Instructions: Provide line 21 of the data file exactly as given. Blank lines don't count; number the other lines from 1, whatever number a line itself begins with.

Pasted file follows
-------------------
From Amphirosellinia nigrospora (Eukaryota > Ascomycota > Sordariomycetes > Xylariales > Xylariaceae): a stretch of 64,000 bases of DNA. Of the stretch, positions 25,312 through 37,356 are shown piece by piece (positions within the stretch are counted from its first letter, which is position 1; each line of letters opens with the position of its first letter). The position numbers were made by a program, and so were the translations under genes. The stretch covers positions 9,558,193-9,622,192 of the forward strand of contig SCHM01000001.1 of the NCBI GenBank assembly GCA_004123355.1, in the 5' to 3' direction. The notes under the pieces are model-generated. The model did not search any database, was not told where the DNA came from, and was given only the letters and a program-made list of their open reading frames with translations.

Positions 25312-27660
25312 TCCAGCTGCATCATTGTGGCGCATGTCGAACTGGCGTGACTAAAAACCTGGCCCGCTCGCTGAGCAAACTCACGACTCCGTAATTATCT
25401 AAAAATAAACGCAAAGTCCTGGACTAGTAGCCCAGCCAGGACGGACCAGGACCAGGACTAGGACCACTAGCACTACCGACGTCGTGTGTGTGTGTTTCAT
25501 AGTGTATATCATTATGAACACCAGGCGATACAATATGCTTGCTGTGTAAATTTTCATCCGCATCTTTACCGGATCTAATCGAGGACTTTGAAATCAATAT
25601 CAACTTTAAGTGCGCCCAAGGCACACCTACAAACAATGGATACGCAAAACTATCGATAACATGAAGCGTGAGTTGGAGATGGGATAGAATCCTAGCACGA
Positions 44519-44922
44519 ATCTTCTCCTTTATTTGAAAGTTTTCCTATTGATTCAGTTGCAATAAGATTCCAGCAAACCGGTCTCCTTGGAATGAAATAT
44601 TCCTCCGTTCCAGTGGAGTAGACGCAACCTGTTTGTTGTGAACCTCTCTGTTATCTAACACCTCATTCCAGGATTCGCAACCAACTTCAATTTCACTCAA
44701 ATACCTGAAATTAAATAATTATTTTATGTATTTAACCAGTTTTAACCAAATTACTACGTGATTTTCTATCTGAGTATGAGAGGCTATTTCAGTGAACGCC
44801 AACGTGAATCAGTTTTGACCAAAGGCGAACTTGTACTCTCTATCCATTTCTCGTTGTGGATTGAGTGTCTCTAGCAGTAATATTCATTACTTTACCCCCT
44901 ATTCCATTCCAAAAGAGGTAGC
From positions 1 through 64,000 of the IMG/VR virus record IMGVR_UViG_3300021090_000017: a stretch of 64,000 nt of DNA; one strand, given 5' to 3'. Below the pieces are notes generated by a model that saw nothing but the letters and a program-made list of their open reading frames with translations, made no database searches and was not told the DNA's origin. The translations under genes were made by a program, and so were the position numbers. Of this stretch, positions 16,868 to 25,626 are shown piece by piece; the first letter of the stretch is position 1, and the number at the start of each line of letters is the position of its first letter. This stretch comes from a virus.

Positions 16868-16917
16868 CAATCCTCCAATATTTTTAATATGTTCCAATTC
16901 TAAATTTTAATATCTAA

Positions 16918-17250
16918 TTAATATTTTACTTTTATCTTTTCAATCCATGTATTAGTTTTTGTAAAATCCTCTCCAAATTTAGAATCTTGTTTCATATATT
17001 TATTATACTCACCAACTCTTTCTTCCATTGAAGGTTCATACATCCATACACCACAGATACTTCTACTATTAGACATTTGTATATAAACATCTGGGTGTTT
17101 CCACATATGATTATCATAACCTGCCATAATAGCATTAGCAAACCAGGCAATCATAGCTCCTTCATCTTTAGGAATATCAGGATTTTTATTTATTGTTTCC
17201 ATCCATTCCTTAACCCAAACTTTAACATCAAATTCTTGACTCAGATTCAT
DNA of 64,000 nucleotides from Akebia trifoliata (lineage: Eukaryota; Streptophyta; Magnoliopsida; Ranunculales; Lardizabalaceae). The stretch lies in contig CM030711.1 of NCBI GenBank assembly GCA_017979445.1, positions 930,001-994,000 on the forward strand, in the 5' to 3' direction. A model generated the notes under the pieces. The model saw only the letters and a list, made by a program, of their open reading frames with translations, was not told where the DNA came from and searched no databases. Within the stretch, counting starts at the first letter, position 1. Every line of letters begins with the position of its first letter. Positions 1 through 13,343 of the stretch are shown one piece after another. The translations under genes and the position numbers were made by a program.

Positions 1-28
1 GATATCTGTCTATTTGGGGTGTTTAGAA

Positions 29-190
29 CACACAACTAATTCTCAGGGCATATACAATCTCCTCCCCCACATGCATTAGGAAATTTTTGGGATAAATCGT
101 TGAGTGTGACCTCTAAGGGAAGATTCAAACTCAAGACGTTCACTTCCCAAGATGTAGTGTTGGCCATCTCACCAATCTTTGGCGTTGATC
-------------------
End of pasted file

17201 ATCCATTCCTTAACCCAAACTTTAACATCAAATTCTTGACTCAGATTCAT